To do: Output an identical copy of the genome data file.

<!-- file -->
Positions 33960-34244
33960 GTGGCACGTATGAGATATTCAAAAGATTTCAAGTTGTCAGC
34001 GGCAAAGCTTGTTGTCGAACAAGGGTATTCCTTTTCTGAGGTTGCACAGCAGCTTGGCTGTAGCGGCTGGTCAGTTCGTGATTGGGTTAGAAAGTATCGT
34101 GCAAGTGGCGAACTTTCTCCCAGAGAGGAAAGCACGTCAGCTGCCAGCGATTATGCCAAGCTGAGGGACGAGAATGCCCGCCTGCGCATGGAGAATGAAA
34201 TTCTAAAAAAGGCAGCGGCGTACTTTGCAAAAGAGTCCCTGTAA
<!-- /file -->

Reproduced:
Positions 33960-34244
33960 GTGGCACGTATGAGATATTCAAAAGATTTCAAGTTGTCAGC
34001 GGCAAAGCTTGTTGTCGAACAAGGGTATTCCTTTTCTGAGGTTGCACAGCAGCTTGGCTGTAGCGGCTGGTCAGTTCGTGATTGGGTTAGAAAGTATCGT
34101 GCAAGTGGCGAACTTTCTCCCAGAGAGGAAAGCACGTCAGCTGCCAGCGATTATGCCAAGCTGAGGGACGAGAATGCCCGCCTGCGCATGGAGAATGAAA
34201 TTCTAAAAAAGGCAGCGGCGTACTTTGCAAAAGAGTCCCTGTAA